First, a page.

1. “Sex offense' as used in Sections 12107, 12756, 12785, 13001.3, and 14002.3 of this code means any offense defined in Sections 266, 267,285, 286, 288, 288a, 647a, subdivision 3 or 4 of Section 261, subdivision 5 of Section 647, or subdivision 1 or 2 of Section 311 of the Penal Code; or any offense involving lewd and lascivious conduct under Section 702 of the Welfare and Institutions Code; or any attempt to commit any of the above-mentioned offenses; or any offense committed or attempted in any other state which, if committed or attempted in this State, would have been punishable as one or more of the above-mentioned offenses.' Educ.Code, s 12011.7.
2. ‘Whenever the holder of any credential, life diploma, or document issued by the State Board of Education has been convicted of any sex offense as defined in Section 12011.7, the State Board of Education shall forthwith suspend the credential, life diploma, or document. If the conviction is reversed and the holder is acquitted of the offense in a new trial or the charges against him are dismissed, the board shall forthwith terminate the suspension of the credential, life diploma, or document. When the conviction becomes final or when imposition of sentence is suspended the board shall forthwith revoke the credential, life diploma, or document.’ Educ.Code, s 12756.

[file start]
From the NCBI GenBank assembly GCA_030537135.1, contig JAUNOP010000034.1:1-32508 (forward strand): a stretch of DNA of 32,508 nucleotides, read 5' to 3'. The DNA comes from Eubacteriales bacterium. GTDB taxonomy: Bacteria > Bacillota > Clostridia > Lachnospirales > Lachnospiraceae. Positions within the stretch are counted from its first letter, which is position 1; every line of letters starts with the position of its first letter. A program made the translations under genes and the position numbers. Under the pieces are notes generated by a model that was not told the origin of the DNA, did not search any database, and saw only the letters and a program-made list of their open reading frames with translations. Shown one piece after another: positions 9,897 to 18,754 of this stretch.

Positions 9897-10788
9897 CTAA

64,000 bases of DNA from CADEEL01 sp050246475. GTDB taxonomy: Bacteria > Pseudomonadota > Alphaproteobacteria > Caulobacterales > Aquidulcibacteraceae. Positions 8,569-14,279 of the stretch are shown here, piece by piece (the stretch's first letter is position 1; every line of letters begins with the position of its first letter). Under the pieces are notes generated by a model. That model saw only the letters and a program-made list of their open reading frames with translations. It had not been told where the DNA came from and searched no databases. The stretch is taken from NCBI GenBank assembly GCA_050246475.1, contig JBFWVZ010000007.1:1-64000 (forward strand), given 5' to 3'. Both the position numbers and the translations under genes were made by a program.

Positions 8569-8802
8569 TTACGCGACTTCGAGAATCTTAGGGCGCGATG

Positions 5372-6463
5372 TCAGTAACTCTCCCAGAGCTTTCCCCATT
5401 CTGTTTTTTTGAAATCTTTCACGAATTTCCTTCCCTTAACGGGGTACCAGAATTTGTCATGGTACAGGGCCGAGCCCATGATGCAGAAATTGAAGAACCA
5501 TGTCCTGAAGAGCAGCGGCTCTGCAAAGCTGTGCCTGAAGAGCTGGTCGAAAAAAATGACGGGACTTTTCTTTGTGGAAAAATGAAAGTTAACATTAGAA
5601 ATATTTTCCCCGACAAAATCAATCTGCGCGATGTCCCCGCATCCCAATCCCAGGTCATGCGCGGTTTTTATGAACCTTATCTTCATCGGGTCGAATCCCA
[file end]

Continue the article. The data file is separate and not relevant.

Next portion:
3. ‘No person shall rent, let or assign any room or apartment with the understanding or belief that such room or apartment is to be used by the person or persons to whom it is sold, let, rented or assigned for the purpose of having sexual intercourse with a person to whom he or she is not married, or for the purpose of performing or participating in any lewd act with any such person.’ (Los Angeles Municipal Code, s 41.10.)
4. The local board may suspend a teacher on conviction of certain crimes but the teacher may have a hearing if he demands it within 30 days after notice of his suspension; if he does not demand it he is dismissed. It is not clear here whether proper notice was given or a hearing demanded.
GIBSON, C. J., and SHENK, TRAYNOR, SCHAUER and SPENCE, JJ., concur.
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Docket No: S. F. 19332.
Decided: October 14, 1955
Court: Supreme Court of California, In Bank.